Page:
Friday, August 10, 2012
Using Ethnographic Research as Bike Outreach
Since the beginning of the year, I've been designing and carrying out a project in Seattle that builds on the lessons I learned through researching and promoting bicycling in diverse communities in Los Angeles.
My starting points:
1. What people think of bicycling is shaped by their individual experiences.
2. The practice of riding a bicycle doesn't happen in a vacuum, it happens in historied urban landscapes where communities have struggled with displacement for decades.
To investigate these hypotheses, I decided to ask people whose work demonstrated their commitment to community empowerment what they thought about bicycling and public space. This meant getting involved with community-based organizations that were conducting outreach in Rainier Valley, where Seattle's most ethnically diverse neighborhoods can be found and an active site of tensions over displacement and gentrification.
I'm a cultural anthropologist, which means that I collect data by spending time with people, observing their normal routines, and asking them questions that probe what I consider to be significant themes in their everyday lives. There's an awareness in ethnographic research that by talking to people about their lives we are inviting them to reflect in ways that they may not normally take time to do. Our interventions in everyday reality, however small, have impacts on the spaces that we inhabit during our research. For an activist like me, this means that research overlaps, in some sense, with outreach.
My method of researching and promoting bicycling has been at odds in some ways with a more conventional approach to bike advocacy, where infrastructure is seen as the solution to our transportation problems. My training in anthropology has pushed me to look for the ways that our social and cultural lives influence our transportation choices. It's pushed me to look for the human infrastructure that builds bicycling. And now, with the kind of data I've dreamed of collecting since I first started obsessing over bikes, bodies, and streets in 2008, the question has become how to make ethnographic knowledge useful.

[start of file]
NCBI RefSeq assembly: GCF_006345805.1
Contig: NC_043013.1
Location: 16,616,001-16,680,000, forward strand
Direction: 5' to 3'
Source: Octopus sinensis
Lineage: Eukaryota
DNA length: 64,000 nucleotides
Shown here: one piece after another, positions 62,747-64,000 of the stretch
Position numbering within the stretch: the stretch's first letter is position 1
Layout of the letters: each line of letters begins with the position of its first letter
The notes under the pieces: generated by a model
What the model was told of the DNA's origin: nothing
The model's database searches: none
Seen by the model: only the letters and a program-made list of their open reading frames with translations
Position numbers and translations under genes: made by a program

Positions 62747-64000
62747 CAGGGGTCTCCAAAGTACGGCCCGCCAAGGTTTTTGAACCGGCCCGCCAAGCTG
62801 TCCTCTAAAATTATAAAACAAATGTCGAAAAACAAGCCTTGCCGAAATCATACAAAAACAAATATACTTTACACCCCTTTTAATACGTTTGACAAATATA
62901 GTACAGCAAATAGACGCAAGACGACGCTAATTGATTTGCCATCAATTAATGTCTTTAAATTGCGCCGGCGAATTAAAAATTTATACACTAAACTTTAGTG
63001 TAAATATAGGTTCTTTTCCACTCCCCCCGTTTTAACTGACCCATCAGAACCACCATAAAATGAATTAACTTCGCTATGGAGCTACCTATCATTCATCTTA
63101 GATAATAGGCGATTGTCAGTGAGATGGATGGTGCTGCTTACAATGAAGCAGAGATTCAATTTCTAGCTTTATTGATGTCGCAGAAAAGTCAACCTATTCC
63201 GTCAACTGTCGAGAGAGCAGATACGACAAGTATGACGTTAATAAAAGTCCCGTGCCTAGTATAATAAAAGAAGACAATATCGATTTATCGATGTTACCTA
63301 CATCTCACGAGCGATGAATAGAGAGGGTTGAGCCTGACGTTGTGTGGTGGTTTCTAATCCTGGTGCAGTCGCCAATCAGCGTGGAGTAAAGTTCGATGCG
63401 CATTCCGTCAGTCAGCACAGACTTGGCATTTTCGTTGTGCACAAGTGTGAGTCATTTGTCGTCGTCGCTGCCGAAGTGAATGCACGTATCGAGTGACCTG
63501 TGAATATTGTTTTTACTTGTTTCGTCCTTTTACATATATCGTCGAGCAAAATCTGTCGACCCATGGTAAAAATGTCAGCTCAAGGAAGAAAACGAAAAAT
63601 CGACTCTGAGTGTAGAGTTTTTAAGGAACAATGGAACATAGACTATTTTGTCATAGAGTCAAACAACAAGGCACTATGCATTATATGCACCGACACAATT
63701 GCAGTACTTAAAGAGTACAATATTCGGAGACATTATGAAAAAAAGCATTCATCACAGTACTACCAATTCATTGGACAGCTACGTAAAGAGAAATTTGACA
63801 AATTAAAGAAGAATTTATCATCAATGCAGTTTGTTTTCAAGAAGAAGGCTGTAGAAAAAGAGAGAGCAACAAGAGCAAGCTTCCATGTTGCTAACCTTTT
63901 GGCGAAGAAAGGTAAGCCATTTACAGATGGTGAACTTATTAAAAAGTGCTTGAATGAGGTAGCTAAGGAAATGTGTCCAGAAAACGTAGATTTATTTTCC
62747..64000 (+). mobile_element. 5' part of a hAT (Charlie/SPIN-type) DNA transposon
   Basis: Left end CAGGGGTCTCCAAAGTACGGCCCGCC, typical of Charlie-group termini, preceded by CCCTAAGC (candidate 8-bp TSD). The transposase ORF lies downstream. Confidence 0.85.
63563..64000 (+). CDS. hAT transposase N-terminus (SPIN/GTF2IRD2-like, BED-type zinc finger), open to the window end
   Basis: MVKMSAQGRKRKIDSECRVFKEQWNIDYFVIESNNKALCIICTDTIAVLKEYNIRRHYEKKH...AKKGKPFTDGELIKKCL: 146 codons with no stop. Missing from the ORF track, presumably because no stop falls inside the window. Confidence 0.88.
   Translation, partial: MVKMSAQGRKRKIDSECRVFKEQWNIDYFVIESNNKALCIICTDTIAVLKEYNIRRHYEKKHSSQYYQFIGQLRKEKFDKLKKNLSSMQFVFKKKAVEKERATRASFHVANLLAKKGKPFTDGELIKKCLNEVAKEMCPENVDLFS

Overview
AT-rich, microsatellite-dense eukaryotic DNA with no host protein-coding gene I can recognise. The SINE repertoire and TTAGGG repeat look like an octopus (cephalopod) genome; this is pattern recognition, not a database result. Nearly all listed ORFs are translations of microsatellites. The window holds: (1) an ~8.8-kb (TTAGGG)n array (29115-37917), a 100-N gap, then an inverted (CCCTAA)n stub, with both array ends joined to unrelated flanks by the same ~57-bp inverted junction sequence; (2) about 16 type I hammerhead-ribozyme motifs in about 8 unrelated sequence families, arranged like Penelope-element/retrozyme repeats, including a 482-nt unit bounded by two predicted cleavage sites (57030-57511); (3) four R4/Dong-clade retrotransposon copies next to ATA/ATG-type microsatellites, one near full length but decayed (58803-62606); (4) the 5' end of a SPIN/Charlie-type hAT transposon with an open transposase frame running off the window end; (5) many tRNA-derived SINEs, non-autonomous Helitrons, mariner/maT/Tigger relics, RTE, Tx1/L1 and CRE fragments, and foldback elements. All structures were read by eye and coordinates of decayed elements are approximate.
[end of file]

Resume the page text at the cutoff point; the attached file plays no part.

As I collected interviews, I started to imagine ways of framing the information I was gathering as a public resource. I am still not sure what the uses of this collection will be, but I went ahead and made a website where I share responses from the anonymous interviews. The website for the Seattle Bike Justice Project has demographic information about who I've interviewed, what their responses were, and suggestions about how bicycling can help build community, based on my own work as a bike justice advocate.
Other anthropologists are working on the question of the uses and futures of ethnography, and I recently had the opportunity to speak with Kim Fortun, a scholar who has been at the forefront of a kind of activist anthropology that does not push for particular solutions as much as it pushes for creating spaces where new forms of knowledge about the world can emerge. I'm an intern with the journal Cultural Anthropology, and I built a webpage about Fortun's recent article, "Ethnography in Late Industrialism," which is currently available for free without journal subscription. I made a list of links for that page that highlight other experiments with ethnography that build new forms and connections.
A particular complication of my work has been the ethical issue of representation, a common trope in anthropological writing. As ethnographers, we have a responsibility to represent our human subjects with respect and as much accuracy as possible. But as an activist, I promote realities that may not yet exist. If I'm committed to making bicycling more possible for communities of color and other marginalized groups, what are appropriate ways to advocate that don't objectify people of color on bikes? I've struggled with this for a long time, and I'll be writing about it more soon.
The Seattle Bike Justice Project has been sponsored by Bike Works and the Bicycle Alliance of Washington.